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Interesting idea. From the diagram, the only time the fuse is used is while starting so that makes sense. It should not effect anything once started. Will try this evening once I get home after work. Yes, the fuse blows while trying to start when warm. Here is the thing, when it is continually blowing the fuse, it does so without the starter even cranking. I turn the key and all dash lights light up, but no cranking of the starter, just a blown fuse. I can and have gone through many boxes of fuses when this starts to happen. It will blow 10 in a row and that is when I usually just walk away and let it cool off. Most of the times it will start then, sometimes it wont.

What my plan of attack is at this point is isolating each leg of the circuit as there isn't very many of them. From the diagram you can see I have one yellow wire into the crank fuse from the ignition. From there it goes yellow wire to the crank fuse and out of the crank fuse with a purple wire to the NSS. Coming out of the NSS with a purple/white wire to the starter relay. Coming out of the relay with a large gauge purple wire to the starter solenoid. There isn't much too it which is making it even more frustrating. My question is if the crank fuse is blowing, should I be looking at the downstream circuit, or the upstream? Only thing upstream is the ignition switch. Any other suggestions are appreciated.
 
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Old 05-07-2014, 08:51 AM
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Ok i just looked at the diagram again, the crank fuse only powers the coil in the starter relay, look where the power from the nss comes to the start relay, the squiggly line represents the electromagnet coil that is used to pull the higher current contacts together on the other side of the relay, the crank fuse doesnt send power to the starter wire at all, i think you may have a starter relay thats coil is shorting out, try putting the headlamp relay in its place the next time it blows a fuse. If it still blows then you need look at wiring between the ignition switch and nss and between nss and starter relay, pretty much you need to look at harness going to the nss.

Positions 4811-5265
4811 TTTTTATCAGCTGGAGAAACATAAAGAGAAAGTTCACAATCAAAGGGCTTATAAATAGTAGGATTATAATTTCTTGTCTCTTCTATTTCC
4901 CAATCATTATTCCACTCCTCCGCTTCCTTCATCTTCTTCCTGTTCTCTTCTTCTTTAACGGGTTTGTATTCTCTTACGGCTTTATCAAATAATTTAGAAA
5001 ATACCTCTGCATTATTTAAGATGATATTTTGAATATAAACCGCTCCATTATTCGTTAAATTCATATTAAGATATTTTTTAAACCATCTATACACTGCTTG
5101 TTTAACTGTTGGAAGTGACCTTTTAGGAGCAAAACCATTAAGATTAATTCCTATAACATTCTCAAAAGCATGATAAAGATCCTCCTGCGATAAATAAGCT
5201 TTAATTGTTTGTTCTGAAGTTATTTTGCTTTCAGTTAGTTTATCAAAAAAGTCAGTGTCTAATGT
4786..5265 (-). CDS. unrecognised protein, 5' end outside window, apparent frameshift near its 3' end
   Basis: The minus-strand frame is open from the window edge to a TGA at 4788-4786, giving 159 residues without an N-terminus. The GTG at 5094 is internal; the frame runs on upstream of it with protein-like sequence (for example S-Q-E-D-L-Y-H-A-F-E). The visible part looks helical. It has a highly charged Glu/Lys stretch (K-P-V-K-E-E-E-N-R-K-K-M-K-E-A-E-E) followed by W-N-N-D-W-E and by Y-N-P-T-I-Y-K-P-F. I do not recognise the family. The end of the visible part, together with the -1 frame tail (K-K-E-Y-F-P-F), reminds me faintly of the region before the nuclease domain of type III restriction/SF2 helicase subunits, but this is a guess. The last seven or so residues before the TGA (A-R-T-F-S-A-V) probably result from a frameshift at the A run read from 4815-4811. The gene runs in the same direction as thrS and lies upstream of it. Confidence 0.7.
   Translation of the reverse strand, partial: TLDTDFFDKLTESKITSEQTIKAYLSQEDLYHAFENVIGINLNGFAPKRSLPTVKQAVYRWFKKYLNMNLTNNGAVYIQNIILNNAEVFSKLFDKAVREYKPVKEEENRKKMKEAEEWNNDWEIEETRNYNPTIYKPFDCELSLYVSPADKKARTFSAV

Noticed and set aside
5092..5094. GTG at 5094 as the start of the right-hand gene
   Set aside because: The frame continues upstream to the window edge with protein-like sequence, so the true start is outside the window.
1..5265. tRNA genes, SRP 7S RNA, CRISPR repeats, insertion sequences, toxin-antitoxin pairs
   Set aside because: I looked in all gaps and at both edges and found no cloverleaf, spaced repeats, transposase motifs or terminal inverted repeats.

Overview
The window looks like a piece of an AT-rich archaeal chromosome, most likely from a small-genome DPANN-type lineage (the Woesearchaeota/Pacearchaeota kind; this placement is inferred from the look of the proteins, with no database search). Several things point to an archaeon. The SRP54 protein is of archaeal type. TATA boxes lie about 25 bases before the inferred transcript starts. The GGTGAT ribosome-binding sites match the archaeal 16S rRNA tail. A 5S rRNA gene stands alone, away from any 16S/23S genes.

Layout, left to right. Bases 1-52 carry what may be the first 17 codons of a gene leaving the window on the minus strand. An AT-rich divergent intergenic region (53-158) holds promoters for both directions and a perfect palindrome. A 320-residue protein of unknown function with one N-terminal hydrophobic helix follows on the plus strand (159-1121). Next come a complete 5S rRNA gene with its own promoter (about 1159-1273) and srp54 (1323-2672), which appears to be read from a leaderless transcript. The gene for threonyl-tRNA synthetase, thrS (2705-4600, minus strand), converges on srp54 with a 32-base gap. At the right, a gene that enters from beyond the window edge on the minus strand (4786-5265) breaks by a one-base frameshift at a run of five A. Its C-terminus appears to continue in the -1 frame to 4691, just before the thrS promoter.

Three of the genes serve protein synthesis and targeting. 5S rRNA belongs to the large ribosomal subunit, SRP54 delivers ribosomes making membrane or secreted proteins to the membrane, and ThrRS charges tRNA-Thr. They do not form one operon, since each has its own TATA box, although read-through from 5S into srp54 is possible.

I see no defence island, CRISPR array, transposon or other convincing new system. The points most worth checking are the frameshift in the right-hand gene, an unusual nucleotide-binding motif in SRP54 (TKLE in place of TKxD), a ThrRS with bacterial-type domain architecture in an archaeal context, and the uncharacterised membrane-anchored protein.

I would say downstream, theres another fuse to blow upstream If it was in the ignition switch.

Hopefully i made sense there..
 
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Old 05-07-2014, 09:41 AM
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Correct, the crank fuse has power from ignition during starting that goes through the NSS and then energizes the relay. If I was having problems with the starter, it would likely blow the 40 amp ignition fuse. I have it narrowed down to anywhere from the ignition switch to the relay. So far I have replaced 3 starters, 2 relay, and 2 NSS's. The only component I have not replaced is the ignition switch and I need to verify wires. My electrician at work seems to think it is not a wire issue, but a contact issue in the ignition switch. This has happened with the original seimens relay as well as with the aftermarket relay, so I don;t think it is in the relay, but with the wires coming and going in between. I guess we will see tonight.
 
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Old 05-07-2014, 12:57 PM
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Have you checked to see if it will blow a fuse with no starter relay in at all?

Im betting your gremlin is in the harness to the NSS